I am on the road to recovery from an ailment - or so I hope. The last weeks have been quite an ordeal. I thought of nothing else but health, health and health. I did a lot of reading on wellness. I went to the wellness clinics in Baguio and Metro Manila, on top of my hospital visits. Suddenly, I got interested in Atkin's diet books. For a time, I stopped reading the papers. I saved myself from a lot of heartaches, I suppose. The newspapers have a way of making me feel so depressed and angry at the same time.
So immersed I was in my health concerns ( a bit selfish, huh!) that I neglected my baby - this blog. Having gotten a bit better over the last weeks, I am now back to blogging - again, before the next hiatus.
I read just today TruBlue's permission to publish a poem I wrote based on his grief over his grandson's death. I hope TruBlue will not think that SRT shut down, after my muteness for over a month. I hope he drops by.
Much can be said when a baby dies. But sometimes, we deal with it through silence - the passing away of a life so young delivers numbing pain that even speech cannot describe our grief. On the other hand, speech helps us cope.
This piece for TruBlue is an attempt to help him deal with his sorrow.
A Full Empty Crib
(For Anthony’s Grandfather)
In the corner a crib sits.
Twice today, he touched it with a
Unconsciously, he fished deep for
a sleeping baby.
How do we fail to recall what we
How can’t we dredge up what we don’t forget?
Loved ones die, without dying at all
-there is always a resilient memory
that will repudiate melancholy, even the grave.
Like a baby’s perpetual smell of powder and milk.
His first awkward step. The first time he clumsily
devours his cereals by himself. The first time he sleeps
dry through the long night
Sometimes, he asks,
Why the blood of my blood,
the bone of my bone, the flesh of my flesh?
And then he is consumed by guilt for
the subliminal prayer that it were some
other baby who had to be precipitately
shipped over to the other shore.
A baby -any baby- crossing the bar
ahead of his forebears is an affront to nature,
an affront so monumental that it is imprudence
for the wisest philosopher to defend it.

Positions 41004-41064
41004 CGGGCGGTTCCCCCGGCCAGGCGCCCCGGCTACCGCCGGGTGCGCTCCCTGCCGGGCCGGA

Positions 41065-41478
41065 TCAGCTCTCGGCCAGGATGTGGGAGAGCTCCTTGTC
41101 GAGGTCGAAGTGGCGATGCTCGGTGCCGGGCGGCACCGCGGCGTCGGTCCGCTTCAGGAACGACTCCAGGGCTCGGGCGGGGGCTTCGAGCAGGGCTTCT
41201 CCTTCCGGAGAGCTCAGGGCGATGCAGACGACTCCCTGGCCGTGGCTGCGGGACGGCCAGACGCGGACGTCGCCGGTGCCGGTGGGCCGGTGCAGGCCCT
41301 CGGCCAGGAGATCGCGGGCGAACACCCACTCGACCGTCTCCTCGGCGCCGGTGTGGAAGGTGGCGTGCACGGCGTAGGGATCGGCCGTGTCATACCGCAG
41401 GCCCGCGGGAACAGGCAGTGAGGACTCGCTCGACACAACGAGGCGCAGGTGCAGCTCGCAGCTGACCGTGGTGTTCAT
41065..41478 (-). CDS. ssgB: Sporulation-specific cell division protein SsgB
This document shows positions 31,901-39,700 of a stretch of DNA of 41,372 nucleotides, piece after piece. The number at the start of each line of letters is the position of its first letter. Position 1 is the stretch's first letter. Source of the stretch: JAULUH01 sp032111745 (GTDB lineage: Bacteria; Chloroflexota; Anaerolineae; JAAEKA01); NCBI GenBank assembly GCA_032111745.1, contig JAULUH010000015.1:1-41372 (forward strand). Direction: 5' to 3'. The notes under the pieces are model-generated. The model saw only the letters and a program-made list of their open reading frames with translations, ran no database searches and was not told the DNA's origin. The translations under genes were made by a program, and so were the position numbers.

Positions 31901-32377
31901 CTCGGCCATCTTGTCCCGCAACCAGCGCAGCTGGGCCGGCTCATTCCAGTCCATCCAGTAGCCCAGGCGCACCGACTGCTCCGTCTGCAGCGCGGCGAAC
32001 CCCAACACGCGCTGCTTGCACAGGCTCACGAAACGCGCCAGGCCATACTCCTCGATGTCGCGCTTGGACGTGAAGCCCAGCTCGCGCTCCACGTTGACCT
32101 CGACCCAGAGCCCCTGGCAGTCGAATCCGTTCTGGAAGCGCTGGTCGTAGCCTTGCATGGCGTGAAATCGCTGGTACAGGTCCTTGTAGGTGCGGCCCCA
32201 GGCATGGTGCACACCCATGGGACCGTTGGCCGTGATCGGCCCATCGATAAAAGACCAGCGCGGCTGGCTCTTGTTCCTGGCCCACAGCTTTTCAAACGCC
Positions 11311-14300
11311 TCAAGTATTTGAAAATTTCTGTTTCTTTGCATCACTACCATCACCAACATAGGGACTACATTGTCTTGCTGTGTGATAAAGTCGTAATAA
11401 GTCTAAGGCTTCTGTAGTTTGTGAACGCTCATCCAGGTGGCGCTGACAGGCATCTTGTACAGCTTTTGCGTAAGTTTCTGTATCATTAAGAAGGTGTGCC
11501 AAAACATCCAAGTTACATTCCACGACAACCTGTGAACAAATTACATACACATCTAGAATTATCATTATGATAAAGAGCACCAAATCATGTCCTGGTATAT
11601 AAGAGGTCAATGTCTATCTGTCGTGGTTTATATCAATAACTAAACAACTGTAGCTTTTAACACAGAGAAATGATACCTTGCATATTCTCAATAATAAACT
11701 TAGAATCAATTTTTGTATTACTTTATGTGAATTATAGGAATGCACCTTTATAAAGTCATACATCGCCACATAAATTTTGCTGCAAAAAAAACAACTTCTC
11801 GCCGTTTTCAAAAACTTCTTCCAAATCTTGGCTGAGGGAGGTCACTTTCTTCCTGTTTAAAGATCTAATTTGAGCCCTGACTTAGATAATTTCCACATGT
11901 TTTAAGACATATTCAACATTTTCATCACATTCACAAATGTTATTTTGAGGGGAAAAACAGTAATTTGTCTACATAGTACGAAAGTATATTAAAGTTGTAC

It is not fair to keep remembering
a loved one in sorrow. We mourn Death.
But must we not honor Life as well no
matter how ephemeral it was?
Isn’t the cemetery also called
Garden of Remembrance?
My grandson’s was a Life the world can celebrate
with memories more than enough
to fill a vacant crib and linger up to that
moment the world will breathe its last.
He used to tell her daughter as a child:
Once or twice, I asked for sunshine
I woke up as light rays crept to my room
God, after all, does listen.
Inspired by his example,
she prays, prays, prays
her son will come back
from the grave
The prayer is her mantra
Her son will not ever amble like a wobbling penguin
on my living room floor -the same floor his
grandmother had been obsessively burnishing
with red wax before he graced our lives
and became the focus of our thoughts and decisions
Now the floor is red and shiny once more
His grandmother and I have gone back to rubbing
methyl salicylate on our arthritic arms and legs –
a necessary routine we had to abstain from when
his small form with a sensitive button nose
would cram the near-fictional space between us
The two Chinese jars handed down by my grandmother
from her grandfather have recouped their exalted
realm in the staircase landing after years of exile in
the attic store room.
I rest easy my children will
receive them from me in one piece.
Yes, I wish I could go back to a
painful, methyl-salicylate-deprived existence
Or walking on lackluster living room floor
Or agonizing over what posterity will have to say
if I bequeath to them broken jar pieces crafted by
gifted hands during the age of the Jurassic Park,
not to mention the wrath of my ancestors’ spirits
for decimating by neglect the proof of their erudite chic
(How will everyone in the world tell from remnants of
porcelain or ceramic jars that human civilization
has been moving backward rather than forward?)
That is far –or near- as wishes go. Reality bites.
How do I tell my daughter that
Death is not an end
but the beginning of Life from
this world to the next?
She will never embrace her son here again.
Someplace else. She will.
As I will.
He looks at the crib.
For it bursts with a chubby form -
little hands outstretched
plainly expressing hunger for a cuddle
The musical gurgle of a baby permeates
every air space and drives away the dust,
even of desolation.
The grandfather weeps in utter elation
in honor of a long, brief life.